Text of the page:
5 Ways Big Data Is Being Used To Understand COVID-19

Big data can be a tool, a weapon or a currency. Now, amid the COVID-19 pandemic, big data has become a life-saving ally for the health care community. This moment in history is unlike any other — and the value of data in ending it resembles nothing we’ve yet seen.

The following is just a sample of the many ways big data and machine learning are flattening the coronavirus curve, as well as study the disease, mount a sensible public response and reopen our communities, economies and countries. Combining the coronavirus and big data may prove just how valuable artificial intelligence and other major technologies can be. Here are a few ways this is possible:

1. Predicting Community and Individual Risk of Infection

Predicting an individual’s risk of infection — and better understanding the risk factors involved — is vital in a situation like this. Whether to help us mount a defense, adjust our personal habits or anticipate where the disease will take the heaviest toll, each of the following risk factors plays a role in analytical models:

  • Age, location and socioeconomic status.
  • Social and hygiene habits.
  • Pre-existing medical conditions.
  • Number and frequency of interactions with others.
  • Weather and climate.

Researchers in the Netherlands are hard at work studying data related to these risk factors so the medical community has better models for predicting COVID-19 spread and other diseases.

Another project by Dave DeCaprio, Joseph Gartner and Carol J. McCall, et al., used similar methodologies to create a “Vulnerability Index.” In their words, “by providing this tool quickly to the health care data science community, widespread adoption will lead to more effective intervention strategies and … help to curtail the worst effects of this pandemic.”

2. Predicting Patient Treatment Outcomes

The health care data science community has long seen big data as a vital tool in predicting treatment outcomes and understanding the viability of different treatments. This strategy is a form of high-tech triage, where doctors must weigh the potential risks of a course of treatment against its likelihood to succeed.

Amid the COVID-19 pandemic, doctors — especially in the United States’ underdeveloped health care system — have had to make gut-wrenching decisions about who gets a respirator and who does not, plus other matters. Successfully “predicting life and death” has taken on a new and urgent importance.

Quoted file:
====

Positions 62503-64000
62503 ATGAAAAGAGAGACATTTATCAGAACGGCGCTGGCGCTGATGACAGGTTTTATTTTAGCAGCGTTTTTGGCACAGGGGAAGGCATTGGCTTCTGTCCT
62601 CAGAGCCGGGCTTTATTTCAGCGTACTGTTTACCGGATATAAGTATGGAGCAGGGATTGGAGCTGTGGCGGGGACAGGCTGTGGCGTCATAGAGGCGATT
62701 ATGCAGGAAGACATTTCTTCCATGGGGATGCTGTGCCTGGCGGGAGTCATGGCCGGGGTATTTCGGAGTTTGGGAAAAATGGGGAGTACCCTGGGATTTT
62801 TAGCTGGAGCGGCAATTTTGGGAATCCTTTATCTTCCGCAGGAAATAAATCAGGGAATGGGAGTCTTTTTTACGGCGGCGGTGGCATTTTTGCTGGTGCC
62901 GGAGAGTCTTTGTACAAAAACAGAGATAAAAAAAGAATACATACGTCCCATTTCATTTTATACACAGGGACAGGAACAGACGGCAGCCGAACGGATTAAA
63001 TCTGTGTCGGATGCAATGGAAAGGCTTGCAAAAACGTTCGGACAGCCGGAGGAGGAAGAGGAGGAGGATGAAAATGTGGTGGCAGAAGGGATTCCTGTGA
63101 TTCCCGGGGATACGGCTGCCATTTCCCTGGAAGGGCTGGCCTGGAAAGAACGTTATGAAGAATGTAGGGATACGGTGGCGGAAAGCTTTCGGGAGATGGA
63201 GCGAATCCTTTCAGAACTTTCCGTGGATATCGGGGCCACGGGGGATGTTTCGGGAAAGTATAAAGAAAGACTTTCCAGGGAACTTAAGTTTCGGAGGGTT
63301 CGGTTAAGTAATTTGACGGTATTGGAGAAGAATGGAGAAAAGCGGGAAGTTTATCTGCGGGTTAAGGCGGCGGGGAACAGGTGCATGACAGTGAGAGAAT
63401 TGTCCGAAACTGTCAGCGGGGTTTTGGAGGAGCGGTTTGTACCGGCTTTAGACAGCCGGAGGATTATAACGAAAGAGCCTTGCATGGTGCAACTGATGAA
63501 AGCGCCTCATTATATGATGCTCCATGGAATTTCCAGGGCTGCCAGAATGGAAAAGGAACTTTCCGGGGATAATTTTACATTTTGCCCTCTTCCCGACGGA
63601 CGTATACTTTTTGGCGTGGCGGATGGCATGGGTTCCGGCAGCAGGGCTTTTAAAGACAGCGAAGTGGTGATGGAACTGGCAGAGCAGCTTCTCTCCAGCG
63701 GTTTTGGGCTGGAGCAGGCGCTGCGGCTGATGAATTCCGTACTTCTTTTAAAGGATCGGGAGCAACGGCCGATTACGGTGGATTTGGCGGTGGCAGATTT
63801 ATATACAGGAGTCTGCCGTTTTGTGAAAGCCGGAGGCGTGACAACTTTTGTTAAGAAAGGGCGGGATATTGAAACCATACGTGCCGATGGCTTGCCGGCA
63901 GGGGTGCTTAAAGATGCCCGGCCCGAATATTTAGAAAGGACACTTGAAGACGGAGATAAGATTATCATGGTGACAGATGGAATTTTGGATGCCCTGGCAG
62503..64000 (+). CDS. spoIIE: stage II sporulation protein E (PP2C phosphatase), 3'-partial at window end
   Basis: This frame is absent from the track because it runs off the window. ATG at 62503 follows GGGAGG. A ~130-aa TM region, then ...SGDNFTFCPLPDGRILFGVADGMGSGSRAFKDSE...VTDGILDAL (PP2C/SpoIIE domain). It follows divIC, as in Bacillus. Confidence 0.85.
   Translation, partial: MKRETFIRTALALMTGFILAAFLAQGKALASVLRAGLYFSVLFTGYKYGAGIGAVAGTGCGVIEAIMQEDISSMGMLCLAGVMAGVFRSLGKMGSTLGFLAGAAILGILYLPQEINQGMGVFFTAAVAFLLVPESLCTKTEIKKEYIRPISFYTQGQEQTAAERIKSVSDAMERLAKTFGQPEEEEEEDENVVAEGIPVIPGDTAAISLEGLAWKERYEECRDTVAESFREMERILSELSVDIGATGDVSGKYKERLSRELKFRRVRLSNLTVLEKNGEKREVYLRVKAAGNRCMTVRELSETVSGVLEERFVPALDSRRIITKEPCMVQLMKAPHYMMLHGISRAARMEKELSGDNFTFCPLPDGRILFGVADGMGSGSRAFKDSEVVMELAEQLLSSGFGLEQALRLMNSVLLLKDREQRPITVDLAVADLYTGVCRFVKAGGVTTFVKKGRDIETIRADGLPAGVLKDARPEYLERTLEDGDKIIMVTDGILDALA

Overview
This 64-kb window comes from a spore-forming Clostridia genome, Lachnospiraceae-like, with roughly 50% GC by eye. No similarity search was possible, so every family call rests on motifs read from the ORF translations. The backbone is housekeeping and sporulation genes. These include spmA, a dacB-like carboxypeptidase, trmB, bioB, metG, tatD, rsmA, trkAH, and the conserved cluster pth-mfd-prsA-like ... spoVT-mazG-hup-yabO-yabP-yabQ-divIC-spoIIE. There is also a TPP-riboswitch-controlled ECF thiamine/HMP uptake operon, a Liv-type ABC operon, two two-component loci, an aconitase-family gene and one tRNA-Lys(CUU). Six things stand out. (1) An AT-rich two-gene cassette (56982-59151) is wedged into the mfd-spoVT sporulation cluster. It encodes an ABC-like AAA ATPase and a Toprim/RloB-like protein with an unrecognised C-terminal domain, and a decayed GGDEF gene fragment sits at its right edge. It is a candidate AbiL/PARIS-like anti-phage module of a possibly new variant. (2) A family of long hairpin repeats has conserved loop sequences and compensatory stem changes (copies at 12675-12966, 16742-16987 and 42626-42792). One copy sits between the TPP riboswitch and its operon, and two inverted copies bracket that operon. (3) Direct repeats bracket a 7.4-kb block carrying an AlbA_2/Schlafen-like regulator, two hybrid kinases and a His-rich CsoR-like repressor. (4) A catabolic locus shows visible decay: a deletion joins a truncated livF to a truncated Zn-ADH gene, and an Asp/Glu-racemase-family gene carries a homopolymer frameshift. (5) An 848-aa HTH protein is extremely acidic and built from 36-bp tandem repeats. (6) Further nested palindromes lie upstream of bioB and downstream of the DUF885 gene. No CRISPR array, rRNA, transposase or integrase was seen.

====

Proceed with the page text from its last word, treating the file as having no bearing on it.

Each of the factors named above, like age and pre-existing conditions, plays a role in these analytical models. Professor Dimitris Bertsimas of the MIT Sloan School of Management — plus almost two dozen other researchers — used these data classes to develop what they call the COVIDanalytics platform.

The platform uses machine learning to predict patient outcomes based on their progression and characteristics. The software then makes accurate treatment recommendations, such as hospitalizing the patient or moving them to intensive care.

3. Monitoring Patients as They Enter Hospitals

The health care community is exploring many options for using big data and machine learning to screen patients, provide intervention quickly and allocate resources. Tampa General Hospital was one of the first facilities to deploy face-scan and AI technology to respond to and classify incoming patients.

With just a quick scan, the system determines who has a fever and who does not — and signals for further examination when the patient shows potential signs of infection. In remote or understaffed health care settings, this is vitally important for making the best use of limited staff and resources.

The ability to keep tabs on the number and condition of patients as they enter health care facilities is crucial no matter the circumstances. In a pandemic, knowing at a glance how many patients require further screening, how many hospital beds are available and which hospital is best equipped to deal with incoming casualties or illness can save lives.